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January 14 - Luke 9:57-62 - "No Place for the Half-hearted?"

MPC 14th January 2018.

Phil Campbell

ASIO, Australia's spy agency. Back in December; did you see it? They ran an ad campaign. To recruit more spies. Not many people, they said, have got what it takes to serve their country in the intelligence service. And so they said, go to our website. And take the test.

It's very cool. You step into a lift. And the first puzzle is, you've got to work out which button to press. Did you try it? Because if you can't figure out the puzzle, you're not even going to get to square one.

The ASIO recruiting campaign seems like it's as much designed to keep people out. As to invite people in. Which is pretty much how it seems with JESUS here in Luke chapter 9.

Surely somebody should have told JESUS this in no way to start a movement. I mean, you read that passage; and what's he think he's doing? At a point where you'd think he's meant to be recruiting. Building up numbers. He's doing the exact reverse.

Knocking back. Three applicants in a row.

And instead of trying to make joining him on the campaign trail attractive, instead of putting the positives, instead of holding out the generous package of fringe benefits... Jesus seems like he's making things as hard as possible.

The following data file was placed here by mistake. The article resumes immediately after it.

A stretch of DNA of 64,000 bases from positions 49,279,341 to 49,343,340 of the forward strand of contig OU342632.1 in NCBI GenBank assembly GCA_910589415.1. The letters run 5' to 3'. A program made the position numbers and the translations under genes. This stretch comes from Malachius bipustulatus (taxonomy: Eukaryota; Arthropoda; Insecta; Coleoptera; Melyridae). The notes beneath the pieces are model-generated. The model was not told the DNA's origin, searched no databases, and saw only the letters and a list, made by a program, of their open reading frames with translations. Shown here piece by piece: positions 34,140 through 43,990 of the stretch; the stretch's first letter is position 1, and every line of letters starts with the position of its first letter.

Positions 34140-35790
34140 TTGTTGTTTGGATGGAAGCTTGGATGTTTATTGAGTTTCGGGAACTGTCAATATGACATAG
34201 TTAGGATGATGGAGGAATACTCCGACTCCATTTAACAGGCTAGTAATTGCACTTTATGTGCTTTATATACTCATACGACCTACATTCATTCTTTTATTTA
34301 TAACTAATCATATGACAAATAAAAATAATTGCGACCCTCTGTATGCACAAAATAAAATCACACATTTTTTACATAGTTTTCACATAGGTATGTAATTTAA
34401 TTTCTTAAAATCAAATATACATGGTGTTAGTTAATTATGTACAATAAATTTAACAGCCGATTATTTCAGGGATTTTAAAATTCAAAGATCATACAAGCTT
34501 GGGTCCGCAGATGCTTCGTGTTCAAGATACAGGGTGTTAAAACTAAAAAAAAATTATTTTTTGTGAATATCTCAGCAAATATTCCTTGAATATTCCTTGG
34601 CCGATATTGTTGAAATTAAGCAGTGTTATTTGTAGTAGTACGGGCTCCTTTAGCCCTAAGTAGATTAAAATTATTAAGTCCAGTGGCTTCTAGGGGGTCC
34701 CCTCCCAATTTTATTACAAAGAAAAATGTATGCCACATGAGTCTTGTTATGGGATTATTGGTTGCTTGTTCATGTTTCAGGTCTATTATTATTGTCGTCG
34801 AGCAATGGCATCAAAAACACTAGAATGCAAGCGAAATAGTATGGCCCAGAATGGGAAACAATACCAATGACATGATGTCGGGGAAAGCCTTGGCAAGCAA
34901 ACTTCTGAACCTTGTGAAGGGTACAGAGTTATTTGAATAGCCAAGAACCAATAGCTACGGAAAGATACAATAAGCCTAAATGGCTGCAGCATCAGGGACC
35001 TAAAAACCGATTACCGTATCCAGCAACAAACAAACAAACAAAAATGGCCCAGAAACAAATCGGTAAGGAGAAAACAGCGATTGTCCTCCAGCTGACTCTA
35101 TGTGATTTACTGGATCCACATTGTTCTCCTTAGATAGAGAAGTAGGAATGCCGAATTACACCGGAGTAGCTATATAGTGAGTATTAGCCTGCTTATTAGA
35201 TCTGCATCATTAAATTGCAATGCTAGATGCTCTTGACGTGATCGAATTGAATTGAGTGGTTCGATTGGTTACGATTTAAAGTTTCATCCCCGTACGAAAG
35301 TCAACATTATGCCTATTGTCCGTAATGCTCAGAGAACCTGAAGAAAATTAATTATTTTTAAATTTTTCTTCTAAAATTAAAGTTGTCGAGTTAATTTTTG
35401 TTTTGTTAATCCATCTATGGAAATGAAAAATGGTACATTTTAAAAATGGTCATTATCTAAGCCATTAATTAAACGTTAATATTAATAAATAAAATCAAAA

At least, that's how it looks... with the three applicants who come to him here in Luke chapter 9.

Let's take a look. One at a time.


Jesus, here in the mid section of Luke's gospel, is heading to Jerusalem. Where he knows exactly what's going to happen.

There's a crowd walking with him. Between two Samaritan villages; and the first guy says to Jesus these bold and optimistic words that you'll see in verse 57.

Now this guy's got a high view of his own stickability. And more than that, maybe, a bit of an over optimistic sense of what's in it for him. If he joins the party.

Maybe you're a bit of an enthusiast type yourself. I mean, I know we're a Presbyterian church. But people like this, they're around. And I gotta say I love them. Unbridled optimism.

Here he is. Verse 57. As they're walking along the road, a man says to Jesus, "I will follow you wherever you go."

Now the technical theological term for that, is that this guy talks a good game.

Now there's no doubt about it, confidence is good, isn't it? I heard a young cricketer interviewed on the radio the other day, and he was full of it. He's on the verge of selection for the test team. And he said to the interviewer, "I'm playing really well at the moment. I'm only averaging 32, but I've got a strong all round game."

And I'm sure there's a sports psychologist behind that somewhere saying you've gotta believe in yourself.